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Give Me One Good Reason
Church can be a pain—full of self-righteous grumps and two-faced hypocrites. Or is it a place where you grow in Christ through interaction with others? What's your perspective?


"Why do I need to belong to a church, anyway? Why shouldn't I just believe in Jesus and try to live a good life? Church can be a real pain, you know."

If your church is a spiritual detriment to you, then you should consider finding another one.

Yes, church can be a real pain. In fact, all human relationships can be. Jesus' command that we "love one another" (John 13:34-35) would not be much of a command if there were no good reasons not to love another. When we love one another in spite of how unlovable we are at times, we are loving others the way Jesus loves us. He loves us even though we are sinners, that is, even though we betray His love.

We tend to expect the church to be close to perfect, even though, if we think about it, we realize that the church is made up of people just like ourselves—quite imperfect. The truth is, no church is "just what it ought to be." Every church has its problems. Despite problems, however, there are good reasons to belong to a church, and we will look at some of them in this article. First, however, let's look at a few good reasons a person might want to stop going to one church and begin looking for a new one.

Detrimental churches

If your church is a spiritual detriment to you, then you should consider finding another one. But caution is in order here. Your definition of "spiritual detriment" might be the problem. Your church not being perfect is not necessarily a spiritual detriment; it is the condition of all churches.

Your not getting along with someone is not necessarily a spiritual detriment either. Neither is your boredom, your inconvenience or your disgust with the hypocrisy you see in others, including leaders.

Getting along with people is a challenge at all times, boredom can be a matter of our interest level rather than the presentation of the subject, and hypocrisy is endemic to us all (if you think you are not a hypocrite yourself, you don't know yourself like others do).

An example of a church being a spiritual detriment to you is when the church does not make the Gospel its primary focus and goal. Many churches articulate the Gospel, but spend their time and resources on legalism, entertainment, judgmentalism and behaviourism.

Another example is when the church does not regularly offer Bible instruction at a level you or your family members need. A church that does not teach the Bible to its members is spiritually detrimental to its members.

Another example of a church being spiritually detrimental is when it encourages its members not to spend time with non-Christians. Such a church is self-centered rather than Gospel-focused, and values behaviourism over the Gospel (and the Gospel, remember, is good news for sinners).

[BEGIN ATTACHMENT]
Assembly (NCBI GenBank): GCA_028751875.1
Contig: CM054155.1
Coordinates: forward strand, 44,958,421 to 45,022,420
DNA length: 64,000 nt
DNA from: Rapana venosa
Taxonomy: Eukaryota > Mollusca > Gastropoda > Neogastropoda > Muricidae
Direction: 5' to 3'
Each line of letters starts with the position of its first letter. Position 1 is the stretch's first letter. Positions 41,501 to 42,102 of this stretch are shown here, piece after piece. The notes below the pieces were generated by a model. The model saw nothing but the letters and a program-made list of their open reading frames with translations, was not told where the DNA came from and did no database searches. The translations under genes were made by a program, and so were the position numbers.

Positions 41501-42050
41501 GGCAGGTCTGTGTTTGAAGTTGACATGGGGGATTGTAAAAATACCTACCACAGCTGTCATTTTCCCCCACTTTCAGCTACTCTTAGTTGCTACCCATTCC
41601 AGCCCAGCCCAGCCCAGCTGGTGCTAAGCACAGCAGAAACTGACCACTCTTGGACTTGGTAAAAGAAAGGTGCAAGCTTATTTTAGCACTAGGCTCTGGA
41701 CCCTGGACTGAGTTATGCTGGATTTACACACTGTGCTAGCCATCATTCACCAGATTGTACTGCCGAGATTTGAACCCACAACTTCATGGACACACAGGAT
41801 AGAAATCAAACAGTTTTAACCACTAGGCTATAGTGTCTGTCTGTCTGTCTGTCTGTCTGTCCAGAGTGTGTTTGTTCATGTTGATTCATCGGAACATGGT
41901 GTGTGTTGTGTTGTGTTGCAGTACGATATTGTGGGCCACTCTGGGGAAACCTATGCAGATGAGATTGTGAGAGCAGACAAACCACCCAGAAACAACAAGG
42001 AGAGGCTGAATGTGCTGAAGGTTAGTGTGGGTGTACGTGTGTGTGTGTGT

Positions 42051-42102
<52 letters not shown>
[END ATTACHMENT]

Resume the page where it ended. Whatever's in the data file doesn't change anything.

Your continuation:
When the leader of a church indicates that he is God's unique messenger or special representative in comparison with other Christian ministers, or when the church leader says that being in his church is spiritually superior and more pleasing to God than being in all other Christian churches, then you have another example of a church that is spiritually detrimental to its members.

If you consistently leave your church service with a sense of anxiety and unresolved guilt over sin, or conversely, with a sense of being special and better in God's sight in comparison with other Christians, then you ought to look for another church.

We demonstrate our love for one another in the context of committed fellowship.

If your church continually tells you that you need to measure up so that God will accept you, you need to find another church. If your church continually tells you what's wrong with the world and is always pushing legislation to stamp out sin and punish sinners, you are in a church that has papered over the Gospel with a mere moral code. That would be a good reason to move on.

Participation in Christ

"You've given me some good reasons to leave a church, but why should I find one and get involved in it?"

It boils down to New Testament teaching. Jesus said that His followers would be known by their love for one another. We demonstrate our love for one another in the context of committed fellowship. If we avoid such a commitment, we are shunning our personal participation in the very love Jesus wants us to experience.

Paul pointed out that we are called into the fellowship of the saints. In 1 Corinthians 1:9, he wrote, "God, who has called you into fellowship with His Son Jesus Christ our Lord, is faithful." In what way has God called us into fellowship with His Son? One way, of course, is into a personal and direct friendship with Christ.

But there is also another way. In Romans 12:5, Paul wrote, "In Christ we who are many form one body, and each member belongs to all the others." All Christians are called into the one "body of Christ," and therefore we all have fellowship with one another because we are all in union with Christ.

Paul puts it this way in Ephesians 4:16: "From Him [Christ] the whole body, joined and held together by every supporting ligament, grows and builds itself up in love, as each part does its work." Jesus expects each of us to do our part to build up His body in love. It is meaningless to say that Jesus is our friend, or that we love Him, if we refuse to have anything to do with the others He calls His friends.